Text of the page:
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JOURNAL ARTICLE
REVIEW

Chronic Cough: Evaluation and Management

Charlie Michaudet, John Malaty
American Family Physician 2017 November 1, 96 (9): 575-580
29094873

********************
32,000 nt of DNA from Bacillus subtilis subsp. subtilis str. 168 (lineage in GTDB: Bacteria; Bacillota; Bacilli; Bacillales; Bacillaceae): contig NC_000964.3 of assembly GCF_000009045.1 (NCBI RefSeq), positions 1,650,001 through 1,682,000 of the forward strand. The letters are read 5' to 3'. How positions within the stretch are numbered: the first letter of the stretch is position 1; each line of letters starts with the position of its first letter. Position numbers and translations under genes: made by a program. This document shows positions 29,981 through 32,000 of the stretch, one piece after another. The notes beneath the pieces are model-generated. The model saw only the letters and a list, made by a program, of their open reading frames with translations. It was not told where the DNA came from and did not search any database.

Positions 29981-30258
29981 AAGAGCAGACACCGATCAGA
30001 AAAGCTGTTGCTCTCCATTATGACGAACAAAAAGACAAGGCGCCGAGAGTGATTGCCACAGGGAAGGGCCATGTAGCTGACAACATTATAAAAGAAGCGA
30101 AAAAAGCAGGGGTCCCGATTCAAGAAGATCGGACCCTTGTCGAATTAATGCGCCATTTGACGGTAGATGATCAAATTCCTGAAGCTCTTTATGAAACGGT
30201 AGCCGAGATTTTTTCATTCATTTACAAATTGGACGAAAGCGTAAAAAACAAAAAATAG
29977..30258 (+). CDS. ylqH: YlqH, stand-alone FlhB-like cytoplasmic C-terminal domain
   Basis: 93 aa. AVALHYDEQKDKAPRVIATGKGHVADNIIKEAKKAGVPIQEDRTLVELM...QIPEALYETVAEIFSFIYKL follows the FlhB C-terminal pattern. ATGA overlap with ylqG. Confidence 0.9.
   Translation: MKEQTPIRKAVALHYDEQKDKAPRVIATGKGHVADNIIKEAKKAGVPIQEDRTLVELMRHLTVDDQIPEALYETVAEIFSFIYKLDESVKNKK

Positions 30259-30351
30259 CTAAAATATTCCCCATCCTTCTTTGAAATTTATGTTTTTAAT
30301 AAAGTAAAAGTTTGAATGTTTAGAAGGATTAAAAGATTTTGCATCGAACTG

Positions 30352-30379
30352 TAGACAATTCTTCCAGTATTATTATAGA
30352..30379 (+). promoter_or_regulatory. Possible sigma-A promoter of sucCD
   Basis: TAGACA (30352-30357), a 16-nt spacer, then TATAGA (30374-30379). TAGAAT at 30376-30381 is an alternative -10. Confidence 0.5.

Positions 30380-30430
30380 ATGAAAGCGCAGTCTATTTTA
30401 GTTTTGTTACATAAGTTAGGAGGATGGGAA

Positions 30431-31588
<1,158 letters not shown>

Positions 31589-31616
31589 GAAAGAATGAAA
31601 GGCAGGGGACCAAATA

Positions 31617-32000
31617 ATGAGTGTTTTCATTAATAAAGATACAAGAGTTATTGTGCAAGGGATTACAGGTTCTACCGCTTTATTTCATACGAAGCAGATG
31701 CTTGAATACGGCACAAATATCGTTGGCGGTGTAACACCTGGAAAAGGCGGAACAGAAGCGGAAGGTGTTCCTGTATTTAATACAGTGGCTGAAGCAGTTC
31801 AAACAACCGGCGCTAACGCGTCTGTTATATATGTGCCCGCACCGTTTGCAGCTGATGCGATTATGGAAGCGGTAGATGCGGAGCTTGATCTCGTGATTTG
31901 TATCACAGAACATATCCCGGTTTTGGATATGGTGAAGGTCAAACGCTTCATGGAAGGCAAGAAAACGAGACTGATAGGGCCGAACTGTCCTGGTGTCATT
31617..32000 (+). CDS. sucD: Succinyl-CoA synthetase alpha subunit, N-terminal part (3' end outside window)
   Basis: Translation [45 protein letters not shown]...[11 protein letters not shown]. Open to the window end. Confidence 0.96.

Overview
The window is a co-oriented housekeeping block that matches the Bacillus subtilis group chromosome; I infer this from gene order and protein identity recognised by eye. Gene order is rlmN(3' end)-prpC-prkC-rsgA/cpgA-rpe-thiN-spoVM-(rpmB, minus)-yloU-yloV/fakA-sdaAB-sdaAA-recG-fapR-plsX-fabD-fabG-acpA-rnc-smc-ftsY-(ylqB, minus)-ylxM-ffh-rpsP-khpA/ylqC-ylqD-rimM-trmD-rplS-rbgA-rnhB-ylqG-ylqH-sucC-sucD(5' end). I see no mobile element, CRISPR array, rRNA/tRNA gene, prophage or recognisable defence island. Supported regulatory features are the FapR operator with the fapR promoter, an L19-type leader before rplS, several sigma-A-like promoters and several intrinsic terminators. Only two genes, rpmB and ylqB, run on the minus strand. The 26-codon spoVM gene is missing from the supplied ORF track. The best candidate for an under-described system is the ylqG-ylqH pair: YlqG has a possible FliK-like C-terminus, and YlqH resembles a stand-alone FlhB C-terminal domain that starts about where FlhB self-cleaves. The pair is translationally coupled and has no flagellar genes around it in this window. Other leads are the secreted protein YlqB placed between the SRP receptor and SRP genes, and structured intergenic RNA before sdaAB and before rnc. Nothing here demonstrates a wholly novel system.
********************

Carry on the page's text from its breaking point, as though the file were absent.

Although chronic cough in adults (cough lasting longer than eight weeks) can be caused by many etiologies, four conditions account for most cases: upper airway cough syndrome, gastroesophageal reflux disease/laryngopharyngeal reflux disease, asthma, and nonasthmatic eosinophilic bronchitis. Patients should be evaluated clinically (with spirometry, if indicated), and empiric treatment should be initiated. Other potential causes include angiotensin-converting enzyme inhibitor use, environmental triggers, tobacco use, chronic obstructive pulmonary disease, and obstructive sleep apnea. Chest radiography can rule out concerning infectious, inflammatory, and malignant thoracic conditions. Patients with refractory chronic cough may warrant referral to a pulmonologist or otolaryngologist in addition to a trial of gabapentin, pregabalin, and/or speech therapy. In children, cough is considered chronic if present for more than four weeks. In children six to 14 years of age, it is most commonly caused by asthma, protracted bacterial bronchitis, and upper airway cough syndrome. Evaluation should focus initially on these etiologies, with targeted treatment and monitoring for resolution.

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